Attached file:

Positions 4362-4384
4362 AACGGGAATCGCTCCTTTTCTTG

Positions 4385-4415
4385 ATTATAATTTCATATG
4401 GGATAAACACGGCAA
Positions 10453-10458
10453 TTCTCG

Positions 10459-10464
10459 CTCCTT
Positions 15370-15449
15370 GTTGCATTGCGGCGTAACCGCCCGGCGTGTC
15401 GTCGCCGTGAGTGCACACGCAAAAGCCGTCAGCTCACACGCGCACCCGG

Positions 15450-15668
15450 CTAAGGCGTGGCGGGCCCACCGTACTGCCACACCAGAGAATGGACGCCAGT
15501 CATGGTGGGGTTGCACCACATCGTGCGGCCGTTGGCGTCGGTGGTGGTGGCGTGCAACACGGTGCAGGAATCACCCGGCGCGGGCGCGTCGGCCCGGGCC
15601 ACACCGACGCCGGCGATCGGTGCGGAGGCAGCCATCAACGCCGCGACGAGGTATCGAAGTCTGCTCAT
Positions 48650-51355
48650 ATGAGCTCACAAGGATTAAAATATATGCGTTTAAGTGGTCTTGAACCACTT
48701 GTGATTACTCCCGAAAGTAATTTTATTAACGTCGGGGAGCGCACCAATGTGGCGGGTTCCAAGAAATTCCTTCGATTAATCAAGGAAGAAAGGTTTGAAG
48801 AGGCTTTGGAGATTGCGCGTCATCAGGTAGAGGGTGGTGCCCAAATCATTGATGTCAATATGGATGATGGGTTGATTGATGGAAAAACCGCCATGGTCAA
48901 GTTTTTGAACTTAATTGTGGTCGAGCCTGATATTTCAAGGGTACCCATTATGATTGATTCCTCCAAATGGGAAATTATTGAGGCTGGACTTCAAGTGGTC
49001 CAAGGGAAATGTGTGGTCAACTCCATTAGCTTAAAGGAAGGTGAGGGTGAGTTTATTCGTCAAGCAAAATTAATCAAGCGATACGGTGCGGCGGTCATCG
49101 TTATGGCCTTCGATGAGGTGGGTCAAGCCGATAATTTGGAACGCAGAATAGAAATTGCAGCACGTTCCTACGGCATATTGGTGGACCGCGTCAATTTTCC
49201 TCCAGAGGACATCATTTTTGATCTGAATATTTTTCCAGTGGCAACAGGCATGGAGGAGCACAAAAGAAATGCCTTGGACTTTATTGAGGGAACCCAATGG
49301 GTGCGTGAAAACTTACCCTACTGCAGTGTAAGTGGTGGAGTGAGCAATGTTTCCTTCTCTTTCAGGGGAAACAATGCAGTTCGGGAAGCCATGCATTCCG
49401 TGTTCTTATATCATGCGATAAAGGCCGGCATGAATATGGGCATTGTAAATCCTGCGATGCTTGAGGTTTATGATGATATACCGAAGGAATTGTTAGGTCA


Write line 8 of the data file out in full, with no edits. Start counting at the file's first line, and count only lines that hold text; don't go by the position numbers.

Positions 10459-10464